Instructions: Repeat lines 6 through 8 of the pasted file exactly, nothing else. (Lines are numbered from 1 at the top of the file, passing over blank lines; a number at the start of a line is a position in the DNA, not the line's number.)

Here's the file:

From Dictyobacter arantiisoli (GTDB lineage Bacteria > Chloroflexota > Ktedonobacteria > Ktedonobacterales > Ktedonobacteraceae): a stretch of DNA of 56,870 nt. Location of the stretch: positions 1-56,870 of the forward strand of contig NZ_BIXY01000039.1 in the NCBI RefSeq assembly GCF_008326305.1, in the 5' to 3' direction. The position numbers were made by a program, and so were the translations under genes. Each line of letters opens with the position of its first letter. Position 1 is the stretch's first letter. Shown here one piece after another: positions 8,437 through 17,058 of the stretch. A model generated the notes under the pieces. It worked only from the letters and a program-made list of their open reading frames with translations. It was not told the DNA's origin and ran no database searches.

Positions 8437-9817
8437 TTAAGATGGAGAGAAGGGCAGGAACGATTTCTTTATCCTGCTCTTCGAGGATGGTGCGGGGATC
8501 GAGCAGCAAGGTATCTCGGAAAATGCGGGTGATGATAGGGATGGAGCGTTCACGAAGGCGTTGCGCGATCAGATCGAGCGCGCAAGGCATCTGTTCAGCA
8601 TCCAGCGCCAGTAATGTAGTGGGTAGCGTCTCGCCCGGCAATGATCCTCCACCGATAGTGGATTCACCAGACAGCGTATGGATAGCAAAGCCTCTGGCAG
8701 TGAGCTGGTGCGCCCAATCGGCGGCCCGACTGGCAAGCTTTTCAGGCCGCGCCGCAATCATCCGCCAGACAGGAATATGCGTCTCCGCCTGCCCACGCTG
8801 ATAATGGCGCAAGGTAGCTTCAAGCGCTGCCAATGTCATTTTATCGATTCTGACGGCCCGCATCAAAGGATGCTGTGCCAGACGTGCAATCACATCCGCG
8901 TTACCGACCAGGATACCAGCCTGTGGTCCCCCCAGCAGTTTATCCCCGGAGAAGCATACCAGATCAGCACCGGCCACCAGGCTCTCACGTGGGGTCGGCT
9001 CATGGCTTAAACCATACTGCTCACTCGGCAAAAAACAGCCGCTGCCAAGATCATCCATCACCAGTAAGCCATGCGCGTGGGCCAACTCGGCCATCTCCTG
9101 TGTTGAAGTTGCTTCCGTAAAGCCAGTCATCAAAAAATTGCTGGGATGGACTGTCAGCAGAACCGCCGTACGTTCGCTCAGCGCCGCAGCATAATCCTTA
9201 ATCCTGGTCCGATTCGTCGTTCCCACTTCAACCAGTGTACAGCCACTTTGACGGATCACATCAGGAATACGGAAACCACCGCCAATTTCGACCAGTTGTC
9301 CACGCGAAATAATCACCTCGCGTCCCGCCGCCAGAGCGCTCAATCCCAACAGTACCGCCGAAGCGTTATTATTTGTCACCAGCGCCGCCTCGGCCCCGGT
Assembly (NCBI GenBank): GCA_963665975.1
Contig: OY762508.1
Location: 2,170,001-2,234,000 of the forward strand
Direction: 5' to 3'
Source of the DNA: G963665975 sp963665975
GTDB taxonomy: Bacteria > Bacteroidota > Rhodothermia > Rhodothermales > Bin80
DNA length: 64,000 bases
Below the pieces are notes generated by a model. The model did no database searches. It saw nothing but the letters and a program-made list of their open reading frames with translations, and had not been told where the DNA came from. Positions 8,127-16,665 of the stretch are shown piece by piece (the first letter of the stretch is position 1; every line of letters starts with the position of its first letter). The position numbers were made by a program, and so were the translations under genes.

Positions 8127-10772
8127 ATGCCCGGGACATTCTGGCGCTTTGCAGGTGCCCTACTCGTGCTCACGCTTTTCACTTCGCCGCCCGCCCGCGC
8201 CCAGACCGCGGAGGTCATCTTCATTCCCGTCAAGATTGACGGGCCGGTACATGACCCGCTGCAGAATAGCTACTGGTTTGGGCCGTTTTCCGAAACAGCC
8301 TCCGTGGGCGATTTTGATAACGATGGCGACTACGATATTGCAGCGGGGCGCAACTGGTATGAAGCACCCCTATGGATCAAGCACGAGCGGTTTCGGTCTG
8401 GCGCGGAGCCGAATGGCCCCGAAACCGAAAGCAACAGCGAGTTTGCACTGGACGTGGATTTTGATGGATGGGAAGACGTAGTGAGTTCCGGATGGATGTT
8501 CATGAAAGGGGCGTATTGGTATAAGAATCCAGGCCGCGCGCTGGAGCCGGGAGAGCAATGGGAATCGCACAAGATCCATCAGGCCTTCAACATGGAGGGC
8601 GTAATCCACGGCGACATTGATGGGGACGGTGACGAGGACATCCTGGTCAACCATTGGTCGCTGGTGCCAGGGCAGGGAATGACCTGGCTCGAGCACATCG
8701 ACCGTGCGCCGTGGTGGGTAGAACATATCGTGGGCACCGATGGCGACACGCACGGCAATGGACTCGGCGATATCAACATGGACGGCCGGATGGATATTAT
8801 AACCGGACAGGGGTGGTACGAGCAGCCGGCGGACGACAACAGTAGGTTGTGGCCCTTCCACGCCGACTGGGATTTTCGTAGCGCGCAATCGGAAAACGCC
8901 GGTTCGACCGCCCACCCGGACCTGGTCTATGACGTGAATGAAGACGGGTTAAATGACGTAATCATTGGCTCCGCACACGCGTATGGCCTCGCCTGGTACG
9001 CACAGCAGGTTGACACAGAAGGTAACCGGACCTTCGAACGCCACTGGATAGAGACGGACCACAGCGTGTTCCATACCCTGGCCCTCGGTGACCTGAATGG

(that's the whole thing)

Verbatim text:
8701 TGAGCTGGTGCGCCCAATCGGCGGCCCGACTGGCAAGCTTTTCAGGCCGCGCCGCAATCATCCGCCAGACAGGAATATGCGTCTCCGCCTGCCCACGCTG
8801 ATAATGGCGCAAGGTAGCTTCAAGCGCTGCCAATGTCATTTTATCGATTCTGACGGCCCGCATCAAAGGATGCTGTGCCAGACGTGCAATCACATCCGCG
8901 TTACCGACCAGGATACCAGCCTGTGGTCCCCCCAGCAGTTTATCCCCGGAGAAGCATACCAGATCAGCACCGGCCACCAGGCTCTCACGTGGGGTCGGCT